The former United States Marine and retired San Bernardino County Sergeant joined “Divorce Court” in 1999 when he was recruited to serve as Bailiff on the long-running court show.Joseph Catalano, Sr, a native of Los Angeles, joined the United States Marine Corps soon after graduating high school where he worked on the Harrier aircraft, and ultimately rose to the rank of Sergeant.Stationed in Yuma, Arizona, he was honorably discharged from the military and soon joined the city of Yuma Police Department as a patrolman.
He later moved back to Southern California and transferred to the San Bernardino County Sheriff’s Department.
While at the San Bernardino County Sheriff’s Department, Joe worked in various departments including SWAT and the narcotics task force.
He specialized in as a field training officer and firearms instructor.
On the surface, it feels like an age since California could lay claim to being at the cutting edge of architectural design.
The Case Study series might have kick-started an aesthetic, but even though the style of long, low and lithe design persists, it's long since evolved into the default choice of creative-minded hedge fund managers, with price tags to match, rather than the low-cost homes they were originally intended to be.
But scratch the surface, and there's an awful lot going on.
The thirty-eight firms represented at the Los Angeles Museum of Contemporary Art's new show, 'A New Sculpturalism', illustrate the sheer variety of scale and style that characterises contemporary Southern Californian design, from the world-conquering shapes created by Gehry Partners, Greg Lynn, Morphosis and Eric Owen Moss, to the innovative residential and cultural projects of Warren Techentin, Ro To, Coscia Day, Lorcan O'Herlihy, Brooks + Scarpa and many, many more.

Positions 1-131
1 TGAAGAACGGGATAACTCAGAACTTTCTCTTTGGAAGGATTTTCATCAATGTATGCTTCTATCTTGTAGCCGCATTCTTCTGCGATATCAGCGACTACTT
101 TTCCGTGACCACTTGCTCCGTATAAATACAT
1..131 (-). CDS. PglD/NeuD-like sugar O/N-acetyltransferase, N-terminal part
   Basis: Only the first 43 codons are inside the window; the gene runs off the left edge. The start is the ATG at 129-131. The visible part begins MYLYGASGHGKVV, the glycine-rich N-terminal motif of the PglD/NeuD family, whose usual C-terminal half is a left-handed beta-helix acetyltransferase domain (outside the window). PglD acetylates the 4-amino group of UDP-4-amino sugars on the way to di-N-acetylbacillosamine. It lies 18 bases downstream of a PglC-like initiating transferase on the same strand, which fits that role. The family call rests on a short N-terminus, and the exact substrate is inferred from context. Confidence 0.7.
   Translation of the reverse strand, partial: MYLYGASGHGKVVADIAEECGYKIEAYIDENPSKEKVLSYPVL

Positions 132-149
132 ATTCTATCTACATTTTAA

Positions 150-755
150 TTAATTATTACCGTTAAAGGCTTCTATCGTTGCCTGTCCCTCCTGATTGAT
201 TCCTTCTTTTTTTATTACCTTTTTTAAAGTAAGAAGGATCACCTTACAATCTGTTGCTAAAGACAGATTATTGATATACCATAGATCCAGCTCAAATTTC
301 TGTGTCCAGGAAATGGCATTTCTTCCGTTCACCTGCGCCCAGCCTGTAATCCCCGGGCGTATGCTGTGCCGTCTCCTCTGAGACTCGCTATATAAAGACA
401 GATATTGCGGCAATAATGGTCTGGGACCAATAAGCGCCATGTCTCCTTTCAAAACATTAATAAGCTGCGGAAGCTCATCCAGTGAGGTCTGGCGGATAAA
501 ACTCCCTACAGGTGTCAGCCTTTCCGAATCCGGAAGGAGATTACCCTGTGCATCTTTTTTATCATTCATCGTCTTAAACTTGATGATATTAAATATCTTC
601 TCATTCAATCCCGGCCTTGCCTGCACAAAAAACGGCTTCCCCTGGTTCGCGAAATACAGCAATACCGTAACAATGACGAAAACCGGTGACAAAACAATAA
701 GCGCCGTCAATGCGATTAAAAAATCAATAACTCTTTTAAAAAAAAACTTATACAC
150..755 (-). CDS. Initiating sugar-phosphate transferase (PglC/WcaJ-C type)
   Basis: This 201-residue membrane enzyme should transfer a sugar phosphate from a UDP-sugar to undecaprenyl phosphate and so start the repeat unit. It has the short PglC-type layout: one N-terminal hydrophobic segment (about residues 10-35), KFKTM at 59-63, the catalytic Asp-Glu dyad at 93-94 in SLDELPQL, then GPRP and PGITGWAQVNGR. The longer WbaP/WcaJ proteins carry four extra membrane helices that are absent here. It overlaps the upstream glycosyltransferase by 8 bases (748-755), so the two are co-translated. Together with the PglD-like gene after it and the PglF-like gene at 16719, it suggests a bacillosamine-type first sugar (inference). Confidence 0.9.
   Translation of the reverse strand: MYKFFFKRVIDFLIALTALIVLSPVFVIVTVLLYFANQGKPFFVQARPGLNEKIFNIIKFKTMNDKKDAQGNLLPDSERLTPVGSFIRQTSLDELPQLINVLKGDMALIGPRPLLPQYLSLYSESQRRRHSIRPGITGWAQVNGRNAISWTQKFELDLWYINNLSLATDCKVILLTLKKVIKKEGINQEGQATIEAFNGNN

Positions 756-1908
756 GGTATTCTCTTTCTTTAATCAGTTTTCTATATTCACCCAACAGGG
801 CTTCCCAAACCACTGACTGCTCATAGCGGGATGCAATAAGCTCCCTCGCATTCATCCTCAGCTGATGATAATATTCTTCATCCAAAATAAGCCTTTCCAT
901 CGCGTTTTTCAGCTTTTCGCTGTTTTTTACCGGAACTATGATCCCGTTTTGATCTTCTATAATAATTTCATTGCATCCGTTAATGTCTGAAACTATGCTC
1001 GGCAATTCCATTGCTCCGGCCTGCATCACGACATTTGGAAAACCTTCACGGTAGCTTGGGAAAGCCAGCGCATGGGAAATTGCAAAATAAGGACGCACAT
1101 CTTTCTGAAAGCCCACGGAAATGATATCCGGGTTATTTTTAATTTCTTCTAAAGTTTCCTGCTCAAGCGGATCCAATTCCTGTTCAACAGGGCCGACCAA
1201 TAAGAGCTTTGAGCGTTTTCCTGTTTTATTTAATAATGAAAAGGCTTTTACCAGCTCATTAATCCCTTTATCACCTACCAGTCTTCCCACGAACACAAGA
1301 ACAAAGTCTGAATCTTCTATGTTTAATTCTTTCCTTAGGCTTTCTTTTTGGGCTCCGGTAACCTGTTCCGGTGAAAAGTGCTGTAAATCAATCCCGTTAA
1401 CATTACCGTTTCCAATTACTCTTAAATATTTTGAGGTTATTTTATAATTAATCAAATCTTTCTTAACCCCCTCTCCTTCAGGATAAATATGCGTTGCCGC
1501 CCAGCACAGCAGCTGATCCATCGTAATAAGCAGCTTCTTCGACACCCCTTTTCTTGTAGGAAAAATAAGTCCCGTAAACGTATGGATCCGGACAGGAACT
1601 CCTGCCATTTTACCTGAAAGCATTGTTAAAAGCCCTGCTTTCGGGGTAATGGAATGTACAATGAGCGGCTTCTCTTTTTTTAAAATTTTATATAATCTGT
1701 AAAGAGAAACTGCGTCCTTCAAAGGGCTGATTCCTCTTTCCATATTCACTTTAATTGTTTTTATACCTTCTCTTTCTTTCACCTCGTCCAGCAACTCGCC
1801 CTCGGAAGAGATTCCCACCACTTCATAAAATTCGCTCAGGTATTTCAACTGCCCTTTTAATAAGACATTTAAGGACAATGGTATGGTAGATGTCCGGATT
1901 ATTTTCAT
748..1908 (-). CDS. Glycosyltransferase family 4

Regular readers will be familiar with most of these names from Wallpaper* Architects Directories past; suffice to say there's still plenty of fire left in the Californian design community.
On the evidence presented, it's not too much of a stretch to lay the credit (and the blame) for much of modern architect's formal adventurousness at the feet of the Californians, as the very analogue, hands-on deconstructivism of early Gehry and Owen Moss blossomed into a digitally designed landscape of swoops, curves, angles and extrusions that would have repercussions all over the planet.